is a conjunction and praetereā
an adverb, so it can't be "after which things" and "besides this one thing" as they would be respectively rendered with prepositions: post quae/haec
and praeter hoc unum
goes with the verb: "After he had said these [words/things] ..."
Your first translation of the second sentence was correct. As you guessed, monēre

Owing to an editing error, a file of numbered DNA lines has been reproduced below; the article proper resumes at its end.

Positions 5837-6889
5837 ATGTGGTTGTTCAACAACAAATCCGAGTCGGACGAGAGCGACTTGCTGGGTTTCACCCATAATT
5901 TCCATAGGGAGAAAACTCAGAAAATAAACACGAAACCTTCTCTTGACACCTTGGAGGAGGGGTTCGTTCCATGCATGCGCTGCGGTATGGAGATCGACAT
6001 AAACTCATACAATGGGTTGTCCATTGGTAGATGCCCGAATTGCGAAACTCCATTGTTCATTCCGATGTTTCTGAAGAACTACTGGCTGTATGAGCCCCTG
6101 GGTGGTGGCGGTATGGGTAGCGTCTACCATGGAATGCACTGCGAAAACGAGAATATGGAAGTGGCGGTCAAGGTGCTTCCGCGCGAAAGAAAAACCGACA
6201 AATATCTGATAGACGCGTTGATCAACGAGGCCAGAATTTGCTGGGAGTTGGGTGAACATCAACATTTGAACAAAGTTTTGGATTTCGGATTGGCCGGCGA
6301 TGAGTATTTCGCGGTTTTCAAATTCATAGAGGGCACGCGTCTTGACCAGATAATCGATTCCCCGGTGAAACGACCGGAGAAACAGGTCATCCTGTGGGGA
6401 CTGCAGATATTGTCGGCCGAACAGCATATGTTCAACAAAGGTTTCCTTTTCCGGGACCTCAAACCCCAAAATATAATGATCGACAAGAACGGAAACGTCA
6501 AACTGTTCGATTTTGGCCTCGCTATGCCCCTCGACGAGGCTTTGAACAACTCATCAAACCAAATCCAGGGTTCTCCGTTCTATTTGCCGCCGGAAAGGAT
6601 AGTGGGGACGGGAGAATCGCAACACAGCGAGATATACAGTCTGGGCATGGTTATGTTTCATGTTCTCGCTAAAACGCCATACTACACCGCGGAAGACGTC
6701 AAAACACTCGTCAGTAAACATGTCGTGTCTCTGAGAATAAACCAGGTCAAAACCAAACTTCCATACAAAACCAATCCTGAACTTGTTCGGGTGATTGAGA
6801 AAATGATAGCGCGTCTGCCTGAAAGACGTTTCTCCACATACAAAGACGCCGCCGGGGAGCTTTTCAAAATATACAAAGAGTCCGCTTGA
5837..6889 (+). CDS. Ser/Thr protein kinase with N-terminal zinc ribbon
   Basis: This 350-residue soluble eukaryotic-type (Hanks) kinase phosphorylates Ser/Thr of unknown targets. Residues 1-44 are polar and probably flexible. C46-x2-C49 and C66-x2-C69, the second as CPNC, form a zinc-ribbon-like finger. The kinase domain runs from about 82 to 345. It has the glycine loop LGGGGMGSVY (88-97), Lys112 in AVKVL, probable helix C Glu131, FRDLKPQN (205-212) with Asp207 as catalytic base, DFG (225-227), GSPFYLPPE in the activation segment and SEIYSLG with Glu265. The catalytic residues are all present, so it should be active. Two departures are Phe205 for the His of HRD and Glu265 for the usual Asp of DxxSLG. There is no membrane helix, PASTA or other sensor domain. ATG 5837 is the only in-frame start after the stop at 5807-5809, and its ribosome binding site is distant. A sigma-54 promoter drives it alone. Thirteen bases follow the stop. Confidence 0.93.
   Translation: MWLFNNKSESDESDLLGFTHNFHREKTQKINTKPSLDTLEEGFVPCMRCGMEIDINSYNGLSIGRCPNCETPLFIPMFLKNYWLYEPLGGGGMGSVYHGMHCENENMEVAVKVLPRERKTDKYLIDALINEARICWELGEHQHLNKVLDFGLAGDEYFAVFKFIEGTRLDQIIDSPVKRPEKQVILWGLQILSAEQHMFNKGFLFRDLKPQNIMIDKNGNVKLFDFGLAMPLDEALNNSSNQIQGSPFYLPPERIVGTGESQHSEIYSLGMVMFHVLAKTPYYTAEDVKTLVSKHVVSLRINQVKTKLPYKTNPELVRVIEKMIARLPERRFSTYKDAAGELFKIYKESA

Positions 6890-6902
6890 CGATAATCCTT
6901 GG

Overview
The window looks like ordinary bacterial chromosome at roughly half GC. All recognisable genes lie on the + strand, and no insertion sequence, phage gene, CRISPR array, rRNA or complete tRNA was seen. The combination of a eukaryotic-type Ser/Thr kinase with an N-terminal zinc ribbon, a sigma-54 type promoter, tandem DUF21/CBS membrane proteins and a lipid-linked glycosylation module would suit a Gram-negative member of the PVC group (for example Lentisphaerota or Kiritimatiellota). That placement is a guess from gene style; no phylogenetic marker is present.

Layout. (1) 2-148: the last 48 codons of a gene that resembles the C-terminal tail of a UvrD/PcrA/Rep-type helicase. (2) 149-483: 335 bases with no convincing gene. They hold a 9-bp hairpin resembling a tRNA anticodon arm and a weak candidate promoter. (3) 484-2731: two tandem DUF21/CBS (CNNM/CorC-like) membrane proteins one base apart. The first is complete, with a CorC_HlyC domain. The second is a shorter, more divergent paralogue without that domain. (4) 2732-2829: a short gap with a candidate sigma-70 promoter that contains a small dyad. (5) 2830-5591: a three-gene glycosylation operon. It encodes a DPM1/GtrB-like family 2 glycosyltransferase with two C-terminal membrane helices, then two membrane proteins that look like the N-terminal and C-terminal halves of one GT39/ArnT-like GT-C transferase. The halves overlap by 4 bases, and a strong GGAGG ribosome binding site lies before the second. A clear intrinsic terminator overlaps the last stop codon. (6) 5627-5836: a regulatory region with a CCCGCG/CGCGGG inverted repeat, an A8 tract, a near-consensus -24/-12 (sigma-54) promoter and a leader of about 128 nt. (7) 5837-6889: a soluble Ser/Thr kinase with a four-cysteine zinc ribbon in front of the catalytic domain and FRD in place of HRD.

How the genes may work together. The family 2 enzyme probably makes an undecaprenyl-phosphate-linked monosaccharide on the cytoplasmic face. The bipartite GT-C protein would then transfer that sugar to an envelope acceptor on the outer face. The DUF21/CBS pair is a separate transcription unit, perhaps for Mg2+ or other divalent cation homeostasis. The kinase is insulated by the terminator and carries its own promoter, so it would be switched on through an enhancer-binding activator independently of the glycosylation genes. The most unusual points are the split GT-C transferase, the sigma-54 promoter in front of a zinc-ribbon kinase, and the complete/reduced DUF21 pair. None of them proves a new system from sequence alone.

can take a double accusative. In his Latin primer, Kennedy says (208, Note 3.):
moneō, advise, accūsō, arguō, accuse, cōgō, compel, take Acc. of the Thing if it is a Neuter Pronoun:
Hoc tē moneō: I give you this advice.